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June 12, 2018

Review: 2018 Mercedes-Benz GLA 180 Urban

Among traditionalists, the most common entry-point to Mercedes-Benz ownership is the C-Class. Yet, for the younger and more fashion-forward buyers, the three-pointed star has begun offering a more breadth line-up with everything from front-wheel drive hatchbacks to SUVs to MPVs. Naturally, these “new generation” vehicles are now the entry-point to many buyers. Included in this new generation line is the GLA-Class, the brand’s smallest and most affordable crossover. As such, adding the badge’s allure with a “bang for the buck” body style literally prints money for Mercedes-Benz.

For context, “affordable” here doesn’t mean they’re giving it away; rather it means spending P 2,790,000. It’s still quite expensive but considering that the cheapest GLC-Class is P 1,200,000 more, that’s a huge amount of savings. Of course, comparing the GLA-Class to the GLC-Class is apples and oranges, but the key, when placed on a table at the coffee shop or bar is the same, and that’s important to a lot of buyers.

The same argument could be said when the GLA-Class is compared with the likes of the Mazda CX-3 or the Subaru XV. It’s the same way an Oppo phone can do things just as well as an iPhone X, but there’s a reason why so many selfies are joined by a shiny Apple logo in the shot: brand is important.

And despite being the most junior “lifestyle” Mercedes-Benz, this little SUV certainly has the looks that befit the premium brand. For 2018, Mercedes-Benz concentrated on giving it a stronger SUV appearance, perhaps to remove any lingering notion that this is simple an A-Class on stilts (it actually is). It gets beefier bumpers, black wheel cladding, and dimpled side sills. Overall, the jury is still out on whether it’s a proper chunky crossover or a tarted up hatchback, but whatever you think of it, it actually looks nice. Honestly, if you didn’t see the GLA 180 badge at the back, you’ll be hard-pressed to tell the difference between this variant and its pricier siblings.

Inside, the cabin is familiar to any other Mercedes-Benz compact car—the A, B, and CLA-Glass. In a way, the design looks like its caught in between two generations, holding onto older components while adopting some modern, fluid ones seen in something like the E-Class. It’s ergonomically sound and easy to get used to, although it does feel aged in some areas.

The biggest culprit is the COMAND infotainment system. On the surface, it features a small rotary dial by the cupholders which should enable the driver to access all the menus. Unfortunately, this isn’t the case since proper usage requires the use of the said rotary dial as well as the dash-mounted knob. The dash knob is used to do things like change the volume or to turn the system on and off.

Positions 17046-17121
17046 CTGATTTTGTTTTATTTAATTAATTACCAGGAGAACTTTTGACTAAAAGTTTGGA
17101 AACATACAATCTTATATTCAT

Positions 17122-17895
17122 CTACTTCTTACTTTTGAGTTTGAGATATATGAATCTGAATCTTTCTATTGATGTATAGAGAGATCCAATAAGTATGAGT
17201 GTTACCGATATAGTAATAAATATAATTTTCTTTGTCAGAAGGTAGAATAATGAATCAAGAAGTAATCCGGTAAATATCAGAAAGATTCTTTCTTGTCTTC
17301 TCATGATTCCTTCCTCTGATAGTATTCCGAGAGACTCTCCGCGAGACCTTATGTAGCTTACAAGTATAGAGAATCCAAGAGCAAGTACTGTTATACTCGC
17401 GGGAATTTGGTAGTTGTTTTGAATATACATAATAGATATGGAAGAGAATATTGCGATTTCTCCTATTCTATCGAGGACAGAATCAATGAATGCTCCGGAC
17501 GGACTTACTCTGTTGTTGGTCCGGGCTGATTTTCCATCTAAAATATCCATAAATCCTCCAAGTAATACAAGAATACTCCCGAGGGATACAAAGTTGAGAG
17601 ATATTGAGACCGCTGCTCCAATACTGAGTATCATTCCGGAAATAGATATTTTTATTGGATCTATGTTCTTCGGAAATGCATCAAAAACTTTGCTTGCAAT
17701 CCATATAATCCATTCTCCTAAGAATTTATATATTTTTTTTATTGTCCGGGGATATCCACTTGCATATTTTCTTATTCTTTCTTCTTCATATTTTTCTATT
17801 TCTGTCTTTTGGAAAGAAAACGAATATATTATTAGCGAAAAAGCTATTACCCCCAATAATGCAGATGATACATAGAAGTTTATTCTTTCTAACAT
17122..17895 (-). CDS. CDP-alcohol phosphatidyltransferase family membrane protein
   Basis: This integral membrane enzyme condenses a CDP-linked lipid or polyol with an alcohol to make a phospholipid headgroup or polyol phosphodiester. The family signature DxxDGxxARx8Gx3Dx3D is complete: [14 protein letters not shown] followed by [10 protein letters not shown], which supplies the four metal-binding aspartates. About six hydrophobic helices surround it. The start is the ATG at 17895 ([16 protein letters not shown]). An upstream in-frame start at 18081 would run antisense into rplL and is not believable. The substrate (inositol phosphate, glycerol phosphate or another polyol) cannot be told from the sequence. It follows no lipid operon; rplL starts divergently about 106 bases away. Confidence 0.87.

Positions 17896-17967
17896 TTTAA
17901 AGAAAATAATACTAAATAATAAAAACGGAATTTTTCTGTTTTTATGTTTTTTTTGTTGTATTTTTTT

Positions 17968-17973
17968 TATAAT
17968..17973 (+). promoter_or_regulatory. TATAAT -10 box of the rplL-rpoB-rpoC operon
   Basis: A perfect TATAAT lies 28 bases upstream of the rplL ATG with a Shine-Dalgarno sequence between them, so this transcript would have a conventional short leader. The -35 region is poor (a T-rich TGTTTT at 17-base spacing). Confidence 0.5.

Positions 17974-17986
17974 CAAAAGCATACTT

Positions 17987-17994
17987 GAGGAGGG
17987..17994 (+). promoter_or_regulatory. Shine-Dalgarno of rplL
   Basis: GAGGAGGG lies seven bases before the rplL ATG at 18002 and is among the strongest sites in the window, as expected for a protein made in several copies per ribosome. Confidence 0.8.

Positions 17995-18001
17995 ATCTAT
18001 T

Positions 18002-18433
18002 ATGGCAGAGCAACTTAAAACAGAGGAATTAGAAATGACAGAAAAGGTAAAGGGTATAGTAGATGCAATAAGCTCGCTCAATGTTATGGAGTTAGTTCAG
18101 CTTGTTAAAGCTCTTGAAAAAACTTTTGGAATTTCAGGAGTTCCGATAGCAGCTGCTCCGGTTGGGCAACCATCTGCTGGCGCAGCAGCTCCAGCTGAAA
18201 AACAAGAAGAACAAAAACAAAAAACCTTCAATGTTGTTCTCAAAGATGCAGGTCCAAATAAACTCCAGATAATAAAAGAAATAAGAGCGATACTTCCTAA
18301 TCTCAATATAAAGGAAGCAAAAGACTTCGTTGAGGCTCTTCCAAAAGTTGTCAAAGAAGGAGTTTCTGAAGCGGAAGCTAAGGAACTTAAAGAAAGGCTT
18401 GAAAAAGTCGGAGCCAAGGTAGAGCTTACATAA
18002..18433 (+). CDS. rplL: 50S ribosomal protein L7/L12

The column-mounted gear shifter, situated where the wiper stalk would normally be, takes some getting used to, especially if you’re accustomed to driving any other car. However, once you’re comfortable with it, the movements become second nature.

The adoption of a column shifter has benefited the GLA-Class in the form of generously wide front seats. Only the driver has the luxury of power adjustment with memory, but both are firm and supportive even after long periods behind the wheel. It even has extendable thigh support for longer limbed individuals.

In terms of packaging, the GLA-Class isn’t roomy. For drivers, the cabin can feel quite cramped in terms of headroom. That said, shoulder room is great. The back though is strictly a two-person proposition. The rear bench should accommodate three, but the shapely left-and-right seats and a very narrow middle spot rule out all but the smallest of passengers. Overall luggage space is down slightly versus its similarly-priced rivals—the Audi Q3 and BMW X1, but at 421 liters with the rear seats up (1,325 liters with them down), it’s still pretty big. It must be noted that to get all that space, the GLA-Class makes do without a spare tire, inflator, or even a jack. It’s simply fitted with a set of run-flat Dunlop tires highlighting perhaps that GLA-Class buyers aren’t expected to be the hands-dirty tire-changing type.

Powered by a 1.6-liter turbocharged 4-cylinder engine, the GLA 180 makes 122 horsepower and 200 Nm of torque. If that doesn’t sound like a lot, it isn’t. With peak torque arriving between 1,250 to 4,000 rpm, it does offer good response off the line, but because all the horses don’t charge in until 5,000 rpm, there’s considerable lag. If lots of long distance drives is on your radar, the GLA 180 isn’t your best bet. Nonetheless, given that the GLA-Class will be used mostly to tootle around town, it’s fine.

There’s a dashboard button marked “Dynamic Select” that allows drivers to switch things to Sport (or even Eco mode if you want number responses), but it does little in terms of outright performance because the numbers just aren’t there to give the GLA 180 any real sense of oomph. It’s best to leave things in Comfort and take a relaxed approach to driving.

And like this, the GLA 180 handles life with assurance. The electric power steering is light and nimble, and the extra ride height makes it more adept at dealing with ruts and humps than any hatchback. Despite the suspension’s extra travel though, the ride isn’t cloud-like. It’s definitely firm, crashy even on sharp cracks and potholes.